By Ahmed Mohamed Hassan
CAIRO (Reuters) - Six supporters of Egypt's outlawed Muslim Brotherhood were killed in clashes with police near the Giza pyramids in Cairo on Friday, security sources said, as Egyptians marked the Muslim holiday of Eid al-Fitr.
Security forces intervened and arrested 15 armed Brotherhood members, the state news agency MENA quoted an Interior Ministry source as saying. Twenty Brotherhood members were arrested in Egypt's second city Alexandria, MENA said.
The violence erupted in several different locations in the Giza area, the sources said. A Health ministry official confirmed the deaths.
The Egyptian army toppled President Mohamed Mursi of the Muslim Brotherhood in 2013 after mass protests against his rule.
Security forces then cracked down on Brotherhood supporters, killing hundreds in street protests and arresting thousands of others. Top Brotherhood leaders were sentenced to death in mass trials.
The measures, widely criticized by human rights groups, weakened Egypt's oldest Islamist movement, which had said it would return to power through street protests. Instead, demonstrations have largely faded.
The Brotherhood, declared a terrorist group by authorities, says it is committed to peaceful activism.
Islamist lawyers close to the Brotherhood and Western diplomats say young members frustrated by imprisoned old guard leaders and what they call widespread repression are resorting to small-scale violence like homemade bombs.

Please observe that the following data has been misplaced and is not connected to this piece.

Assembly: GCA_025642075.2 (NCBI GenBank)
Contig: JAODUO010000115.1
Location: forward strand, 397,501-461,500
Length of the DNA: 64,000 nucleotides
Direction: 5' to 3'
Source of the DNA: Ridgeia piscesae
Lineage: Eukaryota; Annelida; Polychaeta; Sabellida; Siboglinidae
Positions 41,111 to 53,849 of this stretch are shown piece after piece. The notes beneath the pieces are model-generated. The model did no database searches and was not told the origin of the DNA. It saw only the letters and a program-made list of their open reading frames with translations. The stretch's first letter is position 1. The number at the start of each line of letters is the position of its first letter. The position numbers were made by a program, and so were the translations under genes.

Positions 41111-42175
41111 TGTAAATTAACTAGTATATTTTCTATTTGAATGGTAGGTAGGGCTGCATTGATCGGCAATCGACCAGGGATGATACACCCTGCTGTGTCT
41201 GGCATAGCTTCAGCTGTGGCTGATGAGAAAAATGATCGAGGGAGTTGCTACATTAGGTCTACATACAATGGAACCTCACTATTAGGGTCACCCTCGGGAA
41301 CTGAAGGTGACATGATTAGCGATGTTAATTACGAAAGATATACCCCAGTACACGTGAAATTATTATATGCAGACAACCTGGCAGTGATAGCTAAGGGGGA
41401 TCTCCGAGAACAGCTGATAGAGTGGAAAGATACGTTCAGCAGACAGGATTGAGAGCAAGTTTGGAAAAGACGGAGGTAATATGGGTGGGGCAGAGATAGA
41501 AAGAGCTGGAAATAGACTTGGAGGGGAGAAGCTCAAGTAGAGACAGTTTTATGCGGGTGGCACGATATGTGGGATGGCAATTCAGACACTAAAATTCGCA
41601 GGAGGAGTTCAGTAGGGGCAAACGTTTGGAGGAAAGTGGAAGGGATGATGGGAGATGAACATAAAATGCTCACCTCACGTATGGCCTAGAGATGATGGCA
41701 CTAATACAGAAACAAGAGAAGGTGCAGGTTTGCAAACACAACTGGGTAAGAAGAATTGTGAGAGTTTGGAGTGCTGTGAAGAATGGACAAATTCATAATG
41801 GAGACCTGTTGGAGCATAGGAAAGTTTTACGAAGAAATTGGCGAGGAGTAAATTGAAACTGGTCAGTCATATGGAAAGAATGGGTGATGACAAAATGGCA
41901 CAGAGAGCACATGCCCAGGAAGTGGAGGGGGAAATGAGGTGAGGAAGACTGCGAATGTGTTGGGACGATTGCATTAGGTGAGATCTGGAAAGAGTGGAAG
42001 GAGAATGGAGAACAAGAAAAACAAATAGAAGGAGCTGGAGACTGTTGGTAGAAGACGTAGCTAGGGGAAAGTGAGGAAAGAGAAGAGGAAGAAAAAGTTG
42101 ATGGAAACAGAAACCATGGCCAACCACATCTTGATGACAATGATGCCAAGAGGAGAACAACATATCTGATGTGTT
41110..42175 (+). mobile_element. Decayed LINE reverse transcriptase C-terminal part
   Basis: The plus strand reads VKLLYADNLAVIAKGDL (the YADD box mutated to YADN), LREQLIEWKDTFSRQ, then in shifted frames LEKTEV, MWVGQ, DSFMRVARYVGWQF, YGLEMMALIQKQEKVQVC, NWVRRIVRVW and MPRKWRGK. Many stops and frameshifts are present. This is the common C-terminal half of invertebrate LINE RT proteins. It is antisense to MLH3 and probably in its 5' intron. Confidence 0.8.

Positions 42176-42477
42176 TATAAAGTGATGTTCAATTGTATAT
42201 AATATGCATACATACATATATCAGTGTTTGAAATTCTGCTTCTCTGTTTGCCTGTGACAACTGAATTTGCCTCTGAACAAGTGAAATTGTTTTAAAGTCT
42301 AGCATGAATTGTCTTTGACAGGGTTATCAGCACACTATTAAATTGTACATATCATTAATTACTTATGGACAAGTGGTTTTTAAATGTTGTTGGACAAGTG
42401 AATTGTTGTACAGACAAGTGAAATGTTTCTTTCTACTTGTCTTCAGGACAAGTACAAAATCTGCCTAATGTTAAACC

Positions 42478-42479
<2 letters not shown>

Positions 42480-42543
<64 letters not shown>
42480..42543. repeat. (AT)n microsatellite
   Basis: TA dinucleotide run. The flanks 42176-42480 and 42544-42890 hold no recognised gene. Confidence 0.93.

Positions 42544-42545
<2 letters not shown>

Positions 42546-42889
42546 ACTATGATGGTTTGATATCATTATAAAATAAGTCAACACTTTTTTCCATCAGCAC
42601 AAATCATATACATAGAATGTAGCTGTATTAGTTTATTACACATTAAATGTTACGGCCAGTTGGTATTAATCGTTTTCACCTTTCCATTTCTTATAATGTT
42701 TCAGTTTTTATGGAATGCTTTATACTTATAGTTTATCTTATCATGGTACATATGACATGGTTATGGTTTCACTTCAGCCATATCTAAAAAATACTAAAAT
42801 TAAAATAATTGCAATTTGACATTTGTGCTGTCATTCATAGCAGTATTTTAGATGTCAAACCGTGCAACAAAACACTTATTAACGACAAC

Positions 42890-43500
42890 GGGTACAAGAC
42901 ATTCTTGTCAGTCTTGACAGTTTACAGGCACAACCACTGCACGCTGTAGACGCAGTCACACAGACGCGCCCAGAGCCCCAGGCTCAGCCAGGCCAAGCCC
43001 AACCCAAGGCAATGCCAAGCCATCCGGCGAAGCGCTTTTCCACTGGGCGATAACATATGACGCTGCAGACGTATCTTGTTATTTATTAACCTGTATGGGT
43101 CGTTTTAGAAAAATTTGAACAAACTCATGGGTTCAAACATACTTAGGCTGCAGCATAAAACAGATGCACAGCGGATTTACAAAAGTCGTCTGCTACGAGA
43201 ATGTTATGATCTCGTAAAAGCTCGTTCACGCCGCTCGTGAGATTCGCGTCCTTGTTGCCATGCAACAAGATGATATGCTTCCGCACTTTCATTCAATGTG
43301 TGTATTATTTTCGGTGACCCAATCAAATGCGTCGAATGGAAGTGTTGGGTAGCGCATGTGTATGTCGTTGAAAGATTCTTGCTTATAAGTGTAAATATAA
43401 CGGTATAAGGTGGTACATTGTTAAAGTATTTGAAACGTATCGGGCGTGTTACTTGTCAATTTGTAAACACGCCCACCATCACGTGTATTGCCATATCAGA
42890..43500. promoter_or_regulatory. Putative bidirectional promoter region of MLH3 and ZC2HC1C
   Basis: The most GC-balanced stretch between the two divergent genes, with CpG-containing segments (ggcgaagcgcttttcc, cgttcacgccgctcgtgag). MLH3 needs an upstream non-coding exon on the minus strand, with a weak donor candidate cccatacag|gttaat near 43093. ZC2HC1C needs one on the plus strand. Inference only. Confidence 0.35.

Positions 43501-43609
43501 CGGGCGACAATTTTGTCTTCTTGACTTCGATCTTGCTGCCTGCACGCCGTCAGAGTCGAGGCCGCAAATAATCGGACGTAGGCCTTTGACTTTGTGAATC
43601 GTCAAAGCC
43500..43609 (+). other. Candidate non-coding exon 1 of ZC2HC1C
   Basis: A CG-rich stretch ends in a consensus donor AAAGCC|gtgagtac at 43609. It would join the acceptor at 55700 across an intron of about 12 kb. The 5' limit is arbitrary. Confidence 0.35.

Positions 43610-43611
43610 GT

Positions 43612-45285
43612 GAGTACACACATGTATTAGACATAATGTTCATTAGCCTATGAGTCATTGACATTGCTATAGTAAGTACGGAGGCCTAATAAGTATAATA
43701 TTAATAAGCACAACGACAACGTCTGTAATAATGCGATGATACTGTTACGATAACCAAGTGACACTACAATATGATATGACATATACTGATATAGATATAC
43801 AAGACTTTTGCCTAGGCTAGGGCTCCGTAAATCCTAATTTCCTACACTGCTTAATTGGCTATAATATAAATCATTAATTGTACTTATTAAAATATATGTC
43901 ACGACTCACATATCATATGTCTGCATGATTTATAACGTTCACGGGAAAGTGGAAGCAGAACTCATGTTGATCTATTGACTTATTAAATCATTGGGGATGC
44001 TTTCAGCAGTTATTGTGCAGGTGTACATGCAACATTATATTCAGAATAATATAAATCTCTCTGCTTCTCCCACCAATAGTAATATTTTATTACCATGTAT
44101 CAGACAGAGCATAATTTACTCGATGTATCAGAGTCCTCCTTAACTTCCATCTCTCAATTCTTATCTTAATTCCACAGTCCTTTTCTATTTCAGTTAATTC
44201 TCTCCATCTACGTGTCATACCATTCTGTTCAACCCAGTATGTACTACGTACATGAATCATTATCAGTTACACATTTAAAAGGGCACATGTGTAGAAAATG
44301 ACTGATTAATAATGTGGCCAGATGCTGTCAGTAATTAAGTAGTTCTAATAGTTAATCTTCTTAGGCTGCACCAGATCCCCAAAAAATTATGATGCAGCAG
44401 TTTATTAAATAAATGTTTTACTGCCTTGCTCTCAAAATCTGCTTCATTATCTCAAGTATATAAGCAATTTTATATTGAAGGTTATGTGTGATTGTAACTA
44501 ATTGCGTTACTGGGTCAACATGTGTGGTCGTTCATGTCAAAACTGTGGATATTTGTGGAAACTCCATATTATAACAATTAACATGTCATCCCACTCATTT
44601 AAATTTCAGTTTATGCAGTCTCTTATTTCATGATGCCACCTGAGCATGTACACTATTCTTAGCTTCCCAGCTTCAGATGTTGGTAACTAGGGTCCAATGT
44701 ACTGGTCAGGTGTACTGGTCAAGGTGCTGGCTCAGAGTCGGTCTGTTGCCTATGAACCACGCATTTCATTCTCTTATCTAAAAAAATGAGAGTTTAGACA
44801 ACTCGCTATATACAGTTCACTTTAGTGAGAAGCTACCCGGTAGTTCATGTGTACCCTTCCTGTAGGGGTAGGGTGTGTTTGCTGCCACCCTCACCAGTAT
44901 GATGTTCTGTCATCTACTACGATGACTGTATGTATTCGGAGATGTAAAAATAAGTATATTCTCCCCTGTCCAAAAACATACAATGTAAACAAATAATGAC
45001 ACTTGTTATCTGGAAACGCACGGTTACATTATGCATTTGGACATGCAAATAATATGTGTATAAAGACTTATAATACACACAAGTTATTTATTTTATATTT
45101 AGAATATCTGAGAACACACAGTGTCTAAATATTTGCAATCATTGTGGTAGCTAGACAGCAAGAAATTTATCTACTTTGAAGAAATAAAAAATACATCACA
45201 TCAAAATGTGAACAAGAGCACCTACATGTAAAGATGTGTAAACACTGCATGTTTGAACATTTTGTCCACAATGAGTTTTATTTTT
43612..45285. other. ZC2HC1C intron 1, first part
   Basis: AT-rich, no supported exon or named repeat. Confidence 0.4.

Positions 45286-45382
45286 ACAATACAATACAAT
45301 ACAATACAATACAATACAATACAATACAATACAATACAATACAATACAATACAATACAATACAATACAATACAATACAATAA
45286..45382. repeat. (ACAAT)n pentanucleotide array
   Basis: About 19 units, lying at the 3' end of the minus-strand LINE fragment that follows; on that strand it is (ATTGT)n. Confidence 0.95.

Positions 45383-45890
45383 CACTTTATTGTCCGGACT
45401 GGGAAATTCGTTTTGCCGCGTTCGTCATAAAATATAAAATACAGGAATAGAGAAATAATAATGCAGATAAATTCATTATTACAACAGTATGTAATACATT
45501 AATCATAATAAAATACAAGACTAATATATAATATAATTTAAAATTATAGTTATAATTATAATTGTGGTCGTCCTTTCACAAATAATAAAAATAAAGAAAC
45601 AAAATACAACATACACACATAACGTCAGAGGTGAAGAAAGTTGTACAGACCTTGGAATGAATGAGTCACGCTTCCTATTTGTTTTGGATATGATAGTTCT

While President Abdel Fattah al-Sisi has neutralized the movement, a militant insurgent group affiliated with Islamic State jihadists are seen as a major security threat from their strongholds in North Sinai.
Recently renamed Sinai Province, the group said on Thursday it fired a rocket at an Egyptian naval vessel in the Mediterranean Sea near the coast of Israel and the Gaza Strip.
The Egyptian military said in a statement that a coastguard launch had exchanged shots with "terrorist elements", causing the vessel to catch fire. It said there was no loss of life.
Such incidents at sea are rare, though Egypt is battling an increasingly brazen Islamist insurgency in the Sinai that lies between Israel, the Gaza Strip and the Suez Canal.
Aside from insecurity in the Sinai, officials are also concerned by militants thriving in the chaos of Libya, which shares a long porous border with Egypt.
(Additional reporting by Cairo bureau; Writing by Michael Georgy; Editing by Tom Heneghan)